The Bean was a fire fighter. (“With suspenders,” as he would tell everyone.) Sprout was Strawberry Shortcake, whom she refers to as “Strawberry Girl.” Two days before, I told the Bean that it was almost Halloween. He gasped. “It is??”
The Bean began to instruct Sprout in all things trick or treat. “You knock on the door and you say ‘trick or treat.’ You pick out your candy. Sometimes they will just give you candy and you can’t pick. After you say ‘thank you’ and you go to the next house,” he patiently told her. Sprout nodded her head and seemed to get it.
By the third house, she really got it. Though she was struggling to keep up with the Bean. We had met up with a few friends in the neighborhood and the Bean was running a quarter block ahead yelling, “Come ooooon guys! Let’s gooooo!”
Sprout lasted a half hour on the mean suburban streets, dragging her oversized bucket filled with candy lethargically behind her. The Bean and I stayed out for an hour. It took fifteen minutes more to walk back to our house. It took me nearly that long to convince him that it would be okay for me to carry his heavy candy bucket.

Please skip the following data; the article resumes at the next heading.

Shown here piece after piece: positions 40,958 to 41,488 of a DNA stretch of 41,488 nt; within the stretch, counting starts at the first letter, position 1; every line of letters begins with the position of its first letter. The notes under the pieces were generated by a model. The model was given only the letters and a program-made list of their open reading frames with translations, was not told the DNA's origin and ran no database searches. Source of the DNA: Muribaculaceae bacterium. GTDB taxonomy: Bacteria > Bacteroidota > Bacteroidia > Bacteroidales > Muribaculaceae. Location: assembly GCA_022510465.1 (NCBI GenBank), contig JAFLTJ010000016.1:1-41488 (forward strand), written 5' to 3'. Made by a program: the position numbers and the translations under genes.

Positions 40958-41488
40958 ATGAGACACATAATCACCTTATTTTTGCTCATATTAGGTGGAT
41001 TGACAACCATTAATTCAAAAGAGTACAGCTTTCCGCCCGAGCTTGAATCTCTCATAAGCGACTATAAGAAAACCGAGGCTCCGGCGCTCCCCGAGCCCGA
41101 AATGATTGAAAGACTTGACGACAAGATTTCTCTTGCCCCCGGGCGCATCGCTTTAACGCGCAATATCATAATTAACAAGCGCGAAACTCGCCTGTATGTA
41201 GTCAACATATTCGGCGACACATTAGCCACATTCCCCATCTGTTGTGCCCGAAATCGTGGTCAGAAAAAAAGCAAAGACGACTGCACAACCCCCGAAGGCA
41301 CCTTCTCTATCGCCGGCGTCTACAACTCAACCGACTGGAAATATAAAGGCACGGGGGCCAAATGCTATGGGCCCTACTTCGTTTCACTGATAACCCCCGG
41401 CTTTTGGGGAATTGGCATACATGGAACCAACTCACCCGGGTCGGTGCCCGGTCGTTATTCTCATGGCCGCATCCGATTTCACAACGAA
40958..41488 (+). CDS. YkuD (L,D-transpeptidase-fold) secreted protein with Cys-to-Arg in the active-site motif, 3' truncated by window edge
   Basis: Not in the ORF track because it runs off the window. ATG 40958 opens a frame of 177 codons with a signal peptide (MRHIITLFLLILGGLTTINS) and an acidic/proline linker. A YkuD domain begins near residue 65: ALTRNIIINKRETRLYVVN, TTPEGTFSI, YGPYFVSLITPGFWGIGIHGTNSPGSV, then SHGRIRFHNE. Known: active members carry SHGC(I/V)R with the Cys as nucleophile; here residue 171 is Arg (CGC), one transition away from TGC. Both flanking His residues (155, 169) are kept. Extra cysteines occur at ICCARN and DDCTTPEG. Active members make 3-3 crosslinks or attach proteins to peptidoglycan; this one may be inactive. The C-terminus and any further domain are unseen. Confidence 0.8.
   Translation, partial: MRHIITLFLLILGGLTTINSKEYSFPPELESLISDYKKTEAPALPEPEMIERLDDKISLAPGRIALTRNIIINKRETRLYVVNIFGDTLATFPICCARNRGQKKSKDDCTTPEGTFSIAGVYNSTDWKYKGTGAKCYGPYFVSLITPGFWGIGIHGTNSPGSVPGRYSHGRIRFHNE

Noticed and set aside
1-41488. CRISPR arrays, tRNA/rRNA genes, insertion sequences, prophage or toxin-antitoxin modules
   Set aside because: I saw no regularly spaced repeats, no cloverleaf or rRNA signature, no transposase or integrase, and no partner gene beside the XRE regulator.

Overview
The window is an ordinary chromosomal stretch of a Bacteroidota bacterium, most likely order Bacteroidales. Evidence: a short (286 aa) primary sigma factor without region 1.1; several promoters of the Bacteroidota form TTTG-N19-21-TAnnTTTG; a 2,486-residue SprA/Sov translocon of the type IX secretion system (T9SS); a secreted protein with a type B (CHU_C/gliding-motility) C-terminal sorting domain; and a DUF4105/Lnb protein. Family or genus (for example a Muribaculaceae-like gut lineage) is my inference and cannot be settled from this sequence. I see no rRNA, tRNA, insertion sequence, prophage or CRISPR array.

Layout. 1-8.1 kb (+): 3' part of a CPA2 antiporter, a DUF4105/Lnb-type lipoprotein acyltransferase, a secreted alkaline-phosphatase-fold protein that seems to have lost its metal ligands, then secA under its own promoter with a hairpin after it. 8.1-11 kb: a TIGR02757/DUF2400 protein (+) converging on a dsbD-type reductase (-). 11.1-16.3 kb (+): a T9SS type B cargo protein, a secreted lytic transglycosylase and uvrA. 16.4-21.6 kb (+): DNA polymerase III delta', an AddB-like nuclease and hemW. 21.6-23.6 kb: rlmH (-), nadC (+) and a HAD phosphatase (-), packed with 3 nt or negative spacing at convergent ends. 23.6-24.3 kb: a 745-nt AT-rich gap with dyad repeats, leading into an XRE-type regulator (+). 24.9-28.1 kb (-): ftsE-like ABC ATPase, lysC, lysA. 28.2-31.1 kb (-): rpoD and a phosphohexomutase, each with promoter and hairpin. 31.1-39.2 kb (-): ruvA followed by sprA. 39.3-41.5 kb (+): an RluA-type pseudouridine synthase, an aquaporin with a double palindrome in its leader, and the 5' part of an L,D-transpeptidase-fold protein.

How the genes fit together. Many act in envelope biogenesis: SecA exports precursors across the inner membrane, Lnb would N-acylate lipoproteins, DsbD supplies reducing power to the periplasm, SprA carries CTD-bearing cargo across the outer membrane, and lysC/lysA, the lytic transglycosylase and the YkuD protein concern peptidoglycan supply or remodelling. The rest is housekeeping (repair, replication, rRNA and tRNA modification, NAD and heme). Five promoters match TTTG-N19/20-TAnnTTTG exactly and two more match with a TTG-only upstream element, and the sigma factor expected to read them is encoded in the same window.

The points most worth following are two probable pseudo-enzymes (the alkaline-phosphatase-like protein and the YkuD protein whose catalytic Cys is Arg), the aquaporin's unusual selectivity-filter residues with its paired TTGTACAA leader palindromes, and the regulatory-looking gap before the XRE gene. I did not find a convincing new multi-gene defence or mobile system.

The next morning, I awoke to the sounds of rustling. The Bean and Sprout had overturned their buckets and were surrounded by piles of sweets. They were rifling through their spoils, sorting them by color and smelling the candy through the wrappers. Together, they plotted which pieces they would eat that day and what they would eat the day after.
I watched them from a distance, smiling and thinking of the post-Halloween mornings I spent with my sister doing the exact same thing.